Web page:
I learned from Matt (of The Tattered Coat) that April is National Poetry Month. He's been sharing some poems and personal reminiscences over the last few weeks. Although I was an English major, poetry classes were always the hardest for me. With an attention span seriously attenuated by years of watching TV (that's my excuse, anyway), poetry always seemed like such work. It's not something to be skimmed, the way I would read a newspaper, it's something to be savored and lingered over. I was always richly rewarded when I spent time reading a poem carefully, however. Some of my favorite poets include Edna St. Vincent Millay, Rainer Maria Rilke, and Emily Dickinson.

I actually wrote a poem once for a class I took in college in 1989 called “British Writers II.” The assignment was to write a poem in heroic couplets in the style of Alexander Pope. Since April is also National Recycling Month, I thought I would post it here. As you might have guessed, it's about cats.


Crime and Punishment


The golden prize, now freed from treasure chest,
To burglar's mind did foolish schemes suggest.
Imprudent plans of plunder soon were made
Without a thought to retribution paid.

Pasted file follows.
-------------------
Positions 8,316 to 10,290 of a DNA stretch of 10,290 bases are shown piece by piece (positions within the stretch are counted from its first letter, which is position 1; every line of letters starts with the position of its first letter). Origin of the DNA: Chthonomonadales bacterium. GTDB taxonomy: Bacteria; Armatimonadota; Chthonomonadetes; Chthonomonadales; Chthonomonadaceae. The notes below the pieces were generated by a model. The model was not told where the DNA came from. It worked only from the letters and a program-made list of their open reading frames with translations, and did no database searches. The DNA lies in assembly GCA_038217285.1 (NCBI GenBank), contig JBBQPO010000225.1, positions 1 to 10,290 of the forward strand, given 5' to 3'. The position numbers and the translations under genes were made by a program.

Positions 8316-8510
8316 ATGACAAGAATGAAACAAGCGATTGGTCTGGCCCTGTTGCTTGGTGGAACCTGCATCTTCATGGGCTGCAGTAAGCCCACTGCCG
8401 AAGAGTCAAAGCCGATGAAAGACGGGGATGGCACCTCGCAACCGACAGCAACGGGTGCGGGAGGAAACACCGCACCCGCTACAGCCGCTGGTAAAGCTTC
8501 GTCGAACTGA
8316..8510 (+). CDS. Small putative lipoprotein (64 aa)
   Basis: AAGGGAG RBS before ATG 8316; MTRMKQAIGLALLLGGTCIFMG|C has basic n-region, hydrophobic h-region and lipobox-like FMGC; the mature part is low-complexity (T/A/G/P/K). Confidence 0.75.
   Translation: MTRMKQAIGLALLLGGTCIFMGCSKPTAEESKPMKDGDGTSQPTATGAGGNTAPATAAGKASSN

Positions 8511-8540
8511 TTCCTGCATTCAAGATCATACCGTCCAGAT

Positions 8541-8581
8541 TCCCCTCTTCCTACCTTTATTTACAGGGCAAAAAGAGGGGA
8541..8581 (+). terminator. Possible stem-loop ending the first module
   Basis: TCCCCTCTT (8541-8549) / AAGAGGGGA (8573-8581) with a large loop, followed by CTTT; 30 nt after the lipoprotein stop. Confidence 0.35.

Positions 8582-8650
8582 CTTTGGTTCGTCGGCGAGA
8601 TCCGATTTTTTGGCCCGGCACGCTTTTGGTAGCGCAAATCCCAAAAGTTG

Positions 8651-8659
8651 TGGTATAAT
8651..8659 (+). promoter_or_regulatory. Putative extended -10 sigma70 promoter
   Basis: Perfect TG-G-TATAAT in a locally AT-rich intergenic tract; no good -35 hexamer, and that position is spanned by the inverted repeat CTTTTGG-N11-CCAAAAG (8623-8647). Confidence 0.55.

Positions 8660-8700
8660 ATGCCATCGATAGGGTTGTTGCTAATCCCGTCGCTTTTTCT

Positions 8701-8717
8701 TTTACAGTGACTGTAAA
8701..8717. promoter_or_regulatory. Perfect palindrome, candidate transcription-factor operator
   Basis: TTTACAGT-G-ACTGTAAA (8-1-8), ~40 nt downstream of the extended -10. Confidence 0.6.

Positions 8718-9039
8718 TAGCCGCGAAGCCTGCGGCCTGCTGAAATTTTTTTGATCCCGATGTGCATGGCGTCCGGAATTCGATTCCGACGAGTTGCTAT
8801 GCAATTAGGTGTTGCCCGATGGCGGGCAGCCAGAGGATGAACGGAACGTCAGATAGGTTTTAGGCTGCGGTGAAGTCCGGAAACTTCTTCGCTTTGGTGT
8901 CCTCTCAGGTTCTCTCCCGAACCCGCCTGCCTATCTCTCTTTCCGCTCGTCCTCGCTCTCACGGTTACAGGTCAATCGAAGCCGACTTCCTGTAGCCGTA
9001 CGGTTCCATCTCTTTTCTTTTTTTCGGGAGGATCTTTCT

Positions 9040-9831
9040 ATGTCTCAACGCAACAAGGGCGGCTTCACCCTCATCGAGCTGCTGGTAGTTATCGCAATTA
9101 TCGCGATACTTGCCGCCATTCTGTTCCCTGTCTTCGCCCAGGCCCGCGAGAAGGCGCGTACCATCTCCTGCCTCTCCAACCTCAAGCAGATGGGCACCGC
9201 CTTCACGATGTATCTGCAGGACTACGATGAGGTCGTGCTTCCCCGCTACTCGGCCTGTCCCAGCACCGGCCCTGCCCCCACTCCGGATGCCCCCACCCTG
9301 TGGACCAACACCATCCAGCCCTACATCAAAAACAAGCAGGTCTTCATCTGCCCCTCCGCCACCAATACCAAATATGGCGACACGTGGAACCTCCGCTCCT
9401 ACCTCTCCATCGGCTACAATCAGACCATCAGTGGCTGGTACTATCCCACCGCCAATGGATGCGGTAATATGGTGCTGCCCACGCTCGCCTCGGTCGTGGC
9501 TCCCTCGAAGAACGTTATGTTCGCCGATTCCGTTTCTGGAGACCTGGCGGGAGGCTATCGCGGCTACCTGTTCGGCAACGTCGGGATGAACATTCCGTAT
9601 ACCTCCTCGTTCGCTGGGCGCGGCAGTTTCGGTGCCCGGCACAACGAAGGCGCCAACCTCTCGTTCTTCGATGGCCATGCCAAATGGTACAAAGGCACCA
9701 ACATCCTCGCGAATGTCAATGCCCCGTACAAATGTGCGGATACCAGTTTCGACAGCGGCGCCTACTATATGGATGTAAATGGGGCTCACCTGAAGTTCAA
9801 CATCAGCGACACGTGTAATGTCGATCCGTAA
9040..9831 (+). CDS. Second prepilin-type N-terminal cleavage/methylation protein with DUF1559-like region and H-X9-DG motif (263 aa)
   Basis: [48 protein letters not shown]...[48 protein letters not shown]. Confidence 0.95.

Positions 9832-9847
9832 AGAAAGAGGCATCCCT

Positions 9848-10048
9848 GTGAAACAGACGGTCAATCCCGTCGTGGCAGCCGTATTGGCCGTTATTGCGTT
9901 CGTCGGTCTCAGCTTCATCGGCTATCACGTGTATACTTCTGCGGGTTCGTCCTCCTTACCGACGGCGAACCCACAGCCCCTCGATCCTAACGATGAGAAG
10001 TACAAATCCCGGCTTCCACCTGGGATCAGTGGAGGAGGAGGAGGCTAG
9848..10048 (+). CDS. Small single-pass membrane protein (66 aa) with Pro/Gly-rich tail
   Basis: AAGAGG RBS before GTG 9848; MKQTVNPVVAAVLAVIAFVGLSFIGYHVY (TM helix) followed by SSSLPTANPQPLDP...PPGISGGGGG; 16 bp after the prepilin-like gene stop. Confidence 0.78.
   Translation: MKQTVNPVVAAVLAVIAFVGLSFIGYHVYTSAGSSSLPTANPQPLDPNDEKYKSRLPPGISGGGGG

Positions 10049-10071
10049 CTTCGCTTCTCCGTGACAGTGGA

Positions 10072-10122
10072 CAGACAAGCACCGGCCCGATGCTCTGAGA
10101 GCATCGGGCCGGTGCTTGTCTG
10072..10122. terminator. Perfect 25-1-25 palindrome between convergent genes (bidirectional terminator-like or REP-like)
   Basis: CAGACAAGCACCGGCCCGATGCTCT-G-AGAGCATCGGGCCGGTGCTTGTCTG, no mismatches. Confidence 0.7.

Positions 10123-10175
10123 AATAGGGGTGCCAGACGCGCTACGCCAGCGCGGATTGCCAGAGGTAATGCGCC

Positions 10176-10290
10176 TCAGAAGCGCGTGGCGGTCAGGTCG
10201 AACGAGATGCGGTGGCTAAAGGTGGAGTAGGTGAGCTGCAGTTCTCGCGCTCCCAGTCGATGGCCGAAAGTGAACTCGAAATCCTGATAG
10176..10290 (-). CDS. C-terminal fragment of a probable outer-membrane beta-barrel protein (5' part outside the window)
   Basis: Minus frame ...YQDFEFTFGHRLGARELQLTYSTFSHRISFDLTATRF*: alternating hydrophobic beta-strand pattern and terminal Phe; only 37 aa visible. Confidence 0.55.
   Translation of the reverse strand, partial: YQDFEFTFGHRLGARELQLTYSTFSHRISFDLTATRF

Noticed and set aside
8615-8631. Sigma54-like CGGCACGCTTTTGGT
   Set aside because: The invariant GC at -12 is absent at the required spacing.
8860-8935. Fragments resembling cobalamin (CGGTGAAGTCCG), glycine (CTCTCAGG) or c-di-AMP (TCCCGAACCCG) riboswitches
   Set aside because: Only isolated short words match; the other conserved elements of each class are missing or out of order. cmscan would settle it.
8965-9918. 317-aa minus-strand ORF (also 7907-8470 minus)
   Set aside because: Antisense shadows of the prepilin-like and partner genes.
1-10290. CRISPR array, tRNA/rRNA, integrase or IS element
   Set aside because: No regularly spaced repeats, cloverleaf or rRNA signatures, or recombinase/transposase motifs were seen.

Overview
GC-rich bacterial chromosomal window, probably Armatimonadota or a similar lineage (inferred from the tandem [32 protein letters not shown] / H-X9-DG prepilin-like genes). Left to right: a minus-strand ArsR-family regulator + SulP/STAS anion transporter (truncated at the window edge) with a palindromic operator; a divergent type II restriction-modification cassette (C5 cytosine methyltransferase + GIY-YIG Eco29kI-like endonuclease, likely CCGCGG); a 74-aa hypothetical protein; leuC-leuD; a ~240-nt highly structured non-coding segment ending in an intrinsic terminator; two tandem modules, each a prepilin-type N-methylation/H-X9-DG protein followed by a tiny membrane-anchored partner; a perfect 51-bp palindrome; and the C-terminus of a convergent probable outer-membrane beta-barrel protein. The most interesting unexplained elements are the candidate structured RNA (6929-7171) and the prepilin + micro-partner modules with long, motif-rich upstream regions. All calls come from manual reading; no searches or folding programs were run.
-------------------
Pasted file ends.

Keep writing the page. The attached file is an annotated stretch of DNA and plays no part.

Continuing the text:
For mad designs can never go astray
When injudicious villain's pride holds sway.
Too late for him the bitter lesson learned:
Temptation's siren song should e'er be spurned.

The precious prize, though gilded, was not gold,
But just a humble wedge all streaked with mold.
The prize was cheese, the battlefield, a house;
The hapless thief foredoomed was just a mouse.

His twitching nose this cheese sniffed on the air,
The yellow bullion's smell was quite unfair
Although his expert nose was quite refined,
He could not name the cheese for which he pined.
The scent was from a cheese veined through and through,
If not a Stilton, then some other Blue.

This food sublime, he craved the chance to eat,
And so resolved to snatch that tasty treat.
With that he hatched a plan in no time flat,
Too bad he did not reckon with the Cat.

This cat, Symplegades, was aptly named,
Her teeth, for catching mice, were justly famed.
To guard the cheese her master gave his trust,
He knew the faith he placed in her was just.

That night the master's table sat uncleared,
The mouse's hunger grew as midnight neared.
With stealth and care he padded 'cross the floor,
'Til finally he faced the kitchen door.

The prize was close at hand, his nose decried,
When suddenly Symplegades he spied.
Though fast asleep, the tabby cat now stirred,
And thus great fear to mouse's heart conferred.